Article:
The fact of Texas Tech University’s existence is one of the great underdog stories from the state of Texas - specifically the western part of Texas. It’s a huge swath of the state that Austin, College Station, Houston, and Dallas have often been loath to acknowledge even matters (that is, unless they are discussing the funding of their university systems). In fact, an effort was made in the early 1960s to place the college into the Texas A&M University system, a move that fortunately failed.

Texas Technological College (as it was originally established) was founded in 1923 after efforts to create a college in west Texas cleared several years of political and financial hurdles. After being signed into existence by Governor Pat Neff, a small campus of six buildings was constructed on the dusty plains of Lubbock, Texas, and the college accepted its first students in the fall of 1925. Through the efforts of shrewd and hardy west Texans, the school has grown and thrived as the largest university in the western two-thirds of Texas.

Texas Technological College fielded its first football team in 1926, informally adopting the Double T as the team’s symbol. The Double T became the official logo for the school in 1963. The college officially became Texas Tech University in 1969, retaining the Double T as its logo.

Since 1926, different iterations of the nationally-recognized Double T have been the symbol of the university. For most of its life the Double T was a flat design that saw few changes. However, in 2000 the university adopted a beveled Double T as its new symbol, which was met with a general level of approval by students, alumni, and fans. The beveled version remains the official logo to this day.

The beveled Double T has served the modern era of Texas Tech well, but with the popularity of “throwback” uniforms and helmets featuring the old flat Double T in recent years, there has been a resurgence of interest in returning to a flat version. Young and old Tech fans alike can be seen wearing clothing, hats, and gear featuring the flat Double T, and its popularity is growing.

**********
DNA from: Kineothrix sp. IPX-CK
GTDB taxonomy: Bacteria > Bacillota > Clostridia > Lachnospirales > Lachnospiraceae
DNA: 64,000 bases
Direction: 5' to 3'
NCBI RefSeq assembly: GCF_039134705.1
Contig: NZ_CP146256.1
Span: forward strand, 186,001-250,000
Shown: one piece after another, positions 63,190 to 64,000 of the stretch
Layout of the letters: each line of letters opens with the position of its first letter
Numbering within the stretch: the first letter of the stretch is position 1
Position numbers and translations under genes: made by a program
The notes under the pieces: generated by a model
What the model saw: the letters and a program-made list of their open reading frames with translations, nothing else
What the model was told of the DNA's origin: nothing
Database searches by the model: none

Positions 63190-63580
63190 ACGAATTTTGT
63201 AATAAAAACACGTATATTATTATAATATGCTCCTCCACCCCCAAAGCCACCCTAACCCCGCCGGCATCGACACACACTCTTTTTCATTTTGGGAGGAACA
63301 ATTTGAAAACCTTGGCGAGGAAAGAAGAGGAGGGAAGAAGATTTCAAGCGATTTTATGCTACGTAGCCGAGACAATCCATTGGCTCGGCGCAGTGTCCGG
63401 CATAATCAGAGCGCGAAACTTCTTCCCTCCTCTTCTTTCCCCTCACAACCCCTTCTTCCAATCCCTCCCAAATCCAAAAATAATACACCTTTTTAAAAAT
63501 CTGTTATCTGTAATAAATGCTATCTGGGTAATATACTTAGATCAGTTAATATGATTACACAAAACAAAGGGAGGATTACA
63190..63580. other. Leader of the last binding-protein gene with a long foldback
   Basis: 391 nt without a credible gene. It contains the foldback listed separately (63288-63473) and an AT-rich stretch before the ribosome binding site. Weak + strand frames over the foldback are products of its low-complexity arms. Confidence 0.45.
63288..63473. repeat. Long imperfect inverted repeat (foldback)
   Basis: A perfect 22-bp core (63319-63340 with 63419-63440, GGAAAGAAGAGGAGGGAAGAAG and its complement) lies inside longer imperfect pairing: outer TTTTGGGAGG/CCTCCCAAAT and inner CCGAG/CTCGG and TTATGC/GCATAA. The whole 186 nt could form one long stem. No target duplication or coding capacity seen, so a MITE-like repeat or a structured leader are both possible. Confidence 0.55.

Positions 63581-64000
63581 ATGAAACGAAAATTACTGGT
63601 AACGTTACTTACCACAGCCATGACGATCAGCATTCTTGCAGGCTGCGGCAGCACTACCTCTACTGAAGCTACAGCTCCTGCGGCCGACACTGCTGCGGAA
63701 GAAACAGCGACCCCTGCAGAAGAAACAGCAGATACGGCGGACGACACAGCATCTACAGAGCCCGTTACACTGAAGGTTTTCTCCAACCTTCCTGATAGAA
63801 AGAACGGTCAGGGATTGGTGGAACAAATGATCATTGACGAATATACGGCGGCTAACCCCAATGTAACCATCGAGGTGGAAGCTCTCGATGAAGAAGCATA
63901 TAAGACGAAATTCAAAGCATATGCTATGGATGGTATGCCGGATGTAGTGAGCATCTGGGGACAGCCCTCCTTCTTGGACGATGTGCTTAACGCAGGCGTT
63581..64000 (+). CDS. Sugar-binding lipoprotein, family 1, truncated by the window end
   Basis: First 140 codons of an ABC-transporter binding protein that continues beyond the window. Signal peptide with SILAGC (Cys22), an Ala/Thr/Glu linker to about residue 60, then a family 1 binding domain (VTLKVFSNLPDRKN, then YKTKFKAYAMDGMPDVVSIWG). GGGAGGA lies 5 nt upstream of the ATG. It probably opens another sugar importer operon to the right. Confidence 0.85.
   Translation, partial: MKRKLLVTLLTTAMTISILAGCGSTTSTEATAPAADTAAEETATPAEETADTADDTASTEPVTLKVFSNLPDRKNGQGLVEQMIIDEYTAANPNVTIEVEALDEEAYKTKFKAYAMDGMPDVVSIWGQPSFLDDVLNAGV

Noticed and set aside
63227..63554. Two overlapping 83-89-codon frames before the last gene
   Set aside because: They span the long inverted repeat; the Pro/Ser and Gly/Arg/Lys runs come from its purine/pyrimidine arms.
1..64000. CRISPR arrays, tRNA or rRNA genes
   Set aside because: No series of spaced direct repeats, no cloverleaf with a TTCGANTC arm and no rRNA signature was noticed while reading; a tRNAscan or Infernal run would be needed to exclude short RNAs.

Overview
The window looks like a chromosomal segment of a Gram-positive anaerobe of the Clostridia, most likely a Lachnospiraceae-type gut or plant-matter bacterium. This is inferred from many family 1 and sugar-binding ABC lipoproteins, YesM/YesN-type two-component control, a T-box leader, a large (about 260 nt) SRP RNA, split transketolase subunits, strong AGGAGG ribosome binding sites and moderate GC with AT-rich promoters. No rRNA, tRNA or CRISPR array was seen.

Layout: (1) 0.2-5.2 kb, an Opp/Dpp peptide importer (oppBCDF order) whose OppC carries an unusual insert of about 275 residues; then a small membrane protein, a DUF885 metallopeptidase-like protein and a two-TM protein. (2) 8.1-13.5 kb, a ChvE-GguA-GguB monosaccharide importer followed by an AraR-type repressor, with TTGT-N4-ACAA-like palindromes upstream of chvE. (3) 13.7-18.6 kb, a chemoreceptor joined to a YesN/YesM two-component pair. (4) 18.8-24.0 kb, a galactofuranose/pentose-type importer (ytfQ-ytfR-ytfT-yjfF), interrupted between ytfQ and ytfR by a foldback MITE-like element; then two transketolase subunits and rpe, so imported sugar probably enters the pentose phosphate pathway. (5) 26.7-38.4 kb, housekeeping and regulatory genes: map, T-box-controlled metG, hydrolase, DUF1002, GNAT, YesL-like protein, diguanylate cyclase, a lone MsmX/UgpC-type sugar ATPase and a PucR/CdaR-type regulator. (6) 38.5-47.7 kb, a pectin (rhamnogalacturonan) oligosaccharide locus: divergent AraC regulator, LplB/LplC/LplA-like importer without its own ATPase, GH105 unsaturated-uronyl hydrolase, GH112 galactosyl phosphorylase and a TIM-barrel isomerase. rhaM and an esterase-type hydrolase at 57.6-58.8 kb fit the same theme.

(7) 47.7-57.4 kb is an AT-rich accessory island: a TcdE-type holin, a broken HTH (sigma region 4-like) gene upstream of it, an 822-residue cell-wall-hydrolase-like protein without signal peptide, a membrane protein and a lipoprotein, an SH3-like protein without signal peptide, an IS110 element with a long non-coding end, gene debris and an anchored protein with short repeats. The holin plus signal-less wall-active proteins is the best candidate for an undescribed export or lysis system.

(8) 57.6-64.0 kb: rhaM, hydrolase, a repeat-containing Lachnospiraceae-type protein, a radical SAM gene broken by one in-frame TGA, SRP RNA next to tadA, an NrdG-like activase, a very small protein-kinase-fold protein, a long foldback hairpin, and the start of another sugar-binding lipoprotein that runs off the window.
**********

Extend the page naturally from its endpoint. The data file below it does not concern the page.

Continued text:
With that said, the future of Texas Tech calls for a flat Double T to once again be the logo that represents our school.

This Double T melds the best attributes of previous versions to create a bold, timeless mark that is easily reproduced at all scales in both full and single color. Keep scrolling to see it in use.

A return to a flat Double T doesn’t negate the bevel’s legacy at Texas Tech. Not all bevels need to go away. Below are examples of beveled Double T’s around campus that need no updating. A 3D rendering of the Double T can retain the bevel in a flat Double T world.

Leveling the bevel after 20+ years of service is the right move. To save money, it can be phased in over time. The bevel doesn’t have to disappear overnight. A soft transition to a flat Double T has seemingly already begun. It’s becoming a more frequent fixture on Tech merchandise. Throwback uniforms featuring a flat Double-T (pictured below) are worn across all major sports. The new Womble Basketball Center almost exclusively uses a flat Double-T. The typeface that was introduced alongside the beveled Double T was recently retired in favor of a more traditional block typeface. The recent groundswell of enthusiasm for a flat Double T is no fluke. It’s time for Texas Tech’s adiminstration to make it official and level the bevel.